Fig. 3
The (a) resulting force acting on the rotor and (b) the attitude angle determined by the CAPM compared to the results by Nelson and Nguyen [33]. The markers represent the calculation results obtained by the CAPM, whereas the lines indicate the data by Nelson and Nguyen.
Fig. 3
The (a) resulting force acting on the rotor and (b) the attitude angle determined by the CAPM compared to the results by Nelson and Nguyen [33]. The markers represent the calculation results obtained by the CAPM, whereas the lines indicate the data by Nelson and Nguyen.
Close modal

Figure 4 shows the comparison of the resulting force acting on the rotor determined by the CAPM and the data published by San Andrés [34]. Due to the lack of data, a comparison of the attitude angles similar to the results by Nelson and Nguyen is not possible. Again, the forces acting on the rotor predicted by the clearance-averaged pressure model are in good comparison to the results obtained by the bulk-flow model by San Andrés. Similar to the comparison with the predictions by Nelson and Nguyen, the CAPM results are slightly above the ones of the bulk-flow model.

Fig. 4
The resulting force acting on the rotor determined by the CAPM compared to the results by San Andrés [34]. The markers represent the calculation results obtained by the CAPM, whereas the lines indicate the data by San Andrés.
Fig. 4
The resulting force acting on the rotor determined by the CAPM compared to the results by San Andrés [34]. The markers represent the calculation results obtained by the CAPM, whereas the lines indicate the data by San Andrés.
Close modal

4 The Experimental Setup

For further validation purpose and experimental investigation of the induced forces on the rotor, a worldwide unique test rig is designed. Additional information on the test rig can be found in the work of Kuhr et al. [42,43]. Figure 5 shows the annular gap flow test bench at the laboratory of the Chair of Fluid Systems at the Technische Universität Darmstadt.

Fig. 5
Photograph of the annular gap test rig at the Chair of Fluid Systems at the Technische Universität Darmstadt
Fig. 5
Photograph of the annular gap test rig at the Chair of Fluid Systems at the Technische Universität Darmstadt
Close modal

The test bench essentially consists of two magnetic bearings supporting the rotor. They also serve as an inherent displacement and force measurement system. Compared to existing test rigs where the shaft is supported by ball or journal bearings, cf. [4446], magnetic bearings have the advantage of being completely contactless and thus frictionless. In addition, the ability to displace and excite the shaft at user-defined frequencies makes them ideal for determining the static and dynamic characteristics of annular gap flows.

Figure 6 shows a technical drawing of the main part of the test rig. The fluid path is indicated by the black arrows. The test rig consists of five components: (i) two active magnetic bearings to bear the rotor and measure the induced hydrodynamic forces on the shaft; (ii) the inlet to guide the flow and to measure the preswirl as well as the static pressure at the entrance of the annulus; (iii) the gap module; (iv) the outlet; and (v) the mechanical seals.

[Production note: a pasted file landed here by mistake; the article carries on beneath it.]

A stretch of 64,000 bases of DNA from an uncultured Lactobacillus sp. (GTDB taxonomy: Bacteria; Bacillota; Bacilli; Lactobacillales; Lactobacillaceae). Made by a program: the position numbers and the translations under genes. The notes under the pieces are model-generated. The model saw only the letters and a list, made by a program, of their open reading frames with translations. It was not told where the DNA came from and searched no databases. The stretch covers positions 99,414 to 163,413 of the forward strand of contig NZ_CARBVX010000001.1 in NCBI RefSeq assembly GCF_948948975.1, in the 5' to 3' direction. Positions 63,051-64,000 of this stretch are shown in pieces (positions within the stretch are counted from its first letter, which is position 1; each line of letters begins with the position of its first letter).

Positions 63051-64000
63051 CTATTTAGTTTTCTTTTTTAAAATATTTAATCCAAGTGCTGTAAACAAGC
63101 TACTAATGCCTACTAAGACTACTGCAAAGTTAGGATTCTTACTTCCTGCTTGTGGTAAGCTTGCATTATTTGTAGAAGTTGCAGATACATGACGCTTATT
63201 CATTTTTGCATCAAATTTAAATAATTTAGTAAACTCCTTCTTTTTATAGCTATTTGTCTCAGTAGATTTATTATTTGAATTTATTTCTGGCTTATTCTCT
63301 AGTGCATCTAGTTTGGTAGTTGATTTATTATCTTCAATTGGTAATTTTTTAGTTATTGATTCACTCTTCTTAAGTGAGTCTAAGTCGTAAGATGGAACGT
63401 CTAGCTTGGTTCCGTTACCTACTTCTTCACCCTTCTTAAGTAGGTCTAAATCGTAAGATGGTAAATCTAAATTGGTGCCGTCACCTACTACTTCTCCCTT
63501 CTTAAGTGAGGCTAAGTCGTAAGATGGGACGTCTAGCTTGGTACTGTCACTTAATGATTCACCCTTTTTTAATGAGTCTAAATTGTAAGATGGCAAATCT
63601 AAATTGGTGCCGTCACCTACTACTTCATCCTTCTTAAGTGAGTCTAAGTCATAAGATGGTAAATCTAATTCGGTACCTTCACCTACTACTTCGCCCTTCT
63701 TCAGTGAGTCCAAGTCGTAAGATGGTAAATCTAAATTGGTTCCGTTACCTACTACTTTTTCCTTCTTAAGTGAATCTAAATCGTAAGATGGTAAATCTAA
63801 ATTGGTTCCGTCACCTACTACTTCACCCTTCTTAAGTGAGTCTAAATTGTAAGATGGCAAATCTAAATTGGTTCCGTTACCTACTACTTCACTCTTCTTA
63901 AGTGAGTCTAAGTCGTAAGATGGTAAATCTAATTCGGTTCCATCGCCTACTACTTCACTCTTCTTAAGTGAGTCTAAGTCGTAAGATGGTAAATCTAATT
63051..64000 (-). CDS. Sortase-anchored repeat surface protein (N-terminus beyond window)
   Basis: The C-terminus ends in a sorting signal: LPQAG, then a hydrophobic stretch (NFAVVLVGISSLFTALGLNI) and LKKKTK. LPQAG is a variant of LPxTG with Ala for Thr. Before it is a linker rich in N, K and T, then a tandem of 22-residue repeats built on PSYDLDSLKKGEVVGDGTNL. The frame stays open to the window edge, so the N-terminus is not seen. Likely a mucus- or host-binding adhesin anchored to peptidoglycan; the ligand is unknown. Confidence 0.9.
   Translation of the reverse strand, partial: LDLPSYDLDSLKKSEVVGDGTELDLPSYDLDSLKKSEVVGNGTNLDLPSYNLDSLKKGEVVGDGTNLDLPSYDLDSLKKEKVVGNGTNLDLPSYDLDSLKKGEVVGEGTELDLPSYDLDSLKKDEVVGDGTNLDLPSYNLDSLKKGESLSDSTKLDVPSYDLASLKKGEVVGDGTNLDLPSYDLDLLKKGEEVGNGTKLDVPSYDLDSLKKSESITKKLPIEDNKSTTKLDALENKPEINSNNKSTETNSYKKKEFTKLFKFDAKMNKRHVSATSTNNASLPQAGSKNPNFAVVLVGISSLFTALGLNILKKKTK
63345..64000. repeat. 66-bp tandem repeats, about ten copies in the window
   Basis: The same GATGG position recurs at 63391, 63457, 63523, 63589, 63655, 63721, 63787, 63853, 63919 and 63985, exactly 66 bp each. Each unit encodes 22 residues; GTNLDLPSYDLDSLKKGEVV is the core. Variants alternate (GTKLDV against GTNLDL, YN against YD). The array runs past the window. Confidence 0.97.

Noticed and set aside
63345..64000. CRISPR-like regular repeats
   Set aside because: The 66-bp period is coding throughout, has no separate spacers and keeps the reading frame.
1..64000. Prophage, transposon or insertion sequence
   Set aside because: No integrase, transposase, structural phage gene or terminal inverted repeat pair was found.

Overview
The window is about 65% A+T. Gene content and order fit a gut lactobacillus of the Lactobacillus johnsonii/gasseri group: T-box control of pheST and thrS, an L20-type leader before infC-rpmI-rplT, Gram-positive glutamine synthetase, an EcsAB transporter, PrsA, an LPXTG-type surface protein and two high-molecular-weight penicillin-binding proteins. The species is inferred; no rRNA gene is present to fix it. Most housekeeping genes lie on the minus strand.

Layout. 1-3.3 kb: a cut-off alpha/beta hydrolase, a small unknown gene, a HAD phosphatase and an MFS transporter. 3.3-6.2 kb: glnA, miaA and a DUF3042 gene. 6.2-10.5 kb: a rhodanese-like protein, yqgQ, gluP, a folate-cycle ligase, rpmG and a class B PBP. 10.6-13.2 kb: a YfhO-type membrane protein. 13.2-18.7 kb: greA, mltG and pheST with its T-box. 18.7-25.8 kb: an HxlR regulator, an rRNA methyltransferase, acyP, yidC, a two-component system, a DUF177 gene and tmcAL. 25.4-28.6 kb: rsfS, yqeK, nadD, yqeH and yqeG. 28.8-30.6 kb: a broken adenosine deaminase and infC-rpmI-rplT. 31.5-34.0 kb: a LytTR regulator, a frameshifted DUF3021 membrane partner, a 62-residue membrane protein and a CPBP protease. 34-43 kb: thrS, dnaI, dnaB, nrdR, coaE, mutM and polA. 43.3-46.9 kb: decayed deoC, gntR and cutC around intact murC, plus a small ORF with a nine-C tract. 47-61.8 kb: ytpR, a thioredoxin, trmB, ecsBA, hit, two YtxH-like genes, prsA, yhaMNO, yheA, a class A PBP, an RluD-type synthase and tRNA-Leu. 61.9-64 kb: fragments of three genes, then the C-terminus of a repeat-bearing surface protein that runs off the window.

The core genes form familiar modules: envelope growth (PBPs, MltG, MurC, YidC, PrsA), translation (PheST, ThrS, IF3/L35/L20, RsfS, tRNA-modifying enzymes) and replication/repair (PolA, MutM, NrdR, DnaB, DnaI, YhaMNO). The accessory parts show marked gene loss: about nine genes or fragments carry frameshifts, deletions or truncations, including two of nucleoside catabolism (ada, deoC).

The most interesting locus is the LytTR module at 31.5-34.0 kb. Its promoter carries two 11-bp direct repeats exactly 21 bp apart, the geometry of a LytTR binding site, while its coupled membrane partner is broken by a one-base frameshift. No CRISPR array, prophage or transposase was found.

Fig. 6
Technical drawing of the gap module and the fluid path is indicated by the black arrows inside the test rig
Fig. 6
Technical drawing of the gap module and the fluid path is indicated by the black arrows inside the test rig
Close modal
To measure the induced forces on the rotor, each magnetic bearing is equipped with eight hall sensors, one for each pole of each electromagnet. The hall sensors (δB~=±0.1%B~) measure the magnetic flux density B~ in the air gap between the shaft and the magnetic bearing. The force per pole F~H,i is quadratically proportional to the magnetic flux (pole surface area A~, magnetic field constant μ~0)
F~H,i=12A~μ~0B~i2(i=1..8)
(18)

Due to the dependence of the magnetic flux density on the position of the rotor inside the magnetic bearing, the hall sensors have to be calibrated. This is done by using an iterative procedure initially developed by Krüger [47]. The calibration is performed using the known rotor mass and its center of gravity as a reference force F~ref. For an unloaded shaft, the force measurement of the magnetic bearing with a rotor positioned eccentrically in the bearing must output both the mass as well as the center of gravity of the rotor. The measurement uncertainty after calibration reduces to δ~F~,hall<±0.035F~. The displacement of the rotor within the magnetic bearing is measured using four circumferentially distributed eddy current sensors per bearing, with an uncertainty of δ~x,AMB<±0.75μm. To monitor the temperature of each bearing, each is equipped with two PT100 temperature probes.

The inlet is specifically designed to generate preswirled flows in front of the annulus. It is well known that the pressure field inside the annulus is influenced by the preswirl Cφ|z=0. To investigate and quantify the influence on the static characteristics, 12 circumferentially distributed tubes introduce water tangentially into the inlet. By dividing the flow into two parts, the gap and the bypass volume flow, it is possible to continuously vary the circumferential velocity component upstream of the annulus. A pitot tube connected to a pressure transmitter (δ~Δp<0.01bar) is used to measure the circumferential velocity component. The test rig is capable of generating a preswirl in the range of Cφ|z=0=01.7.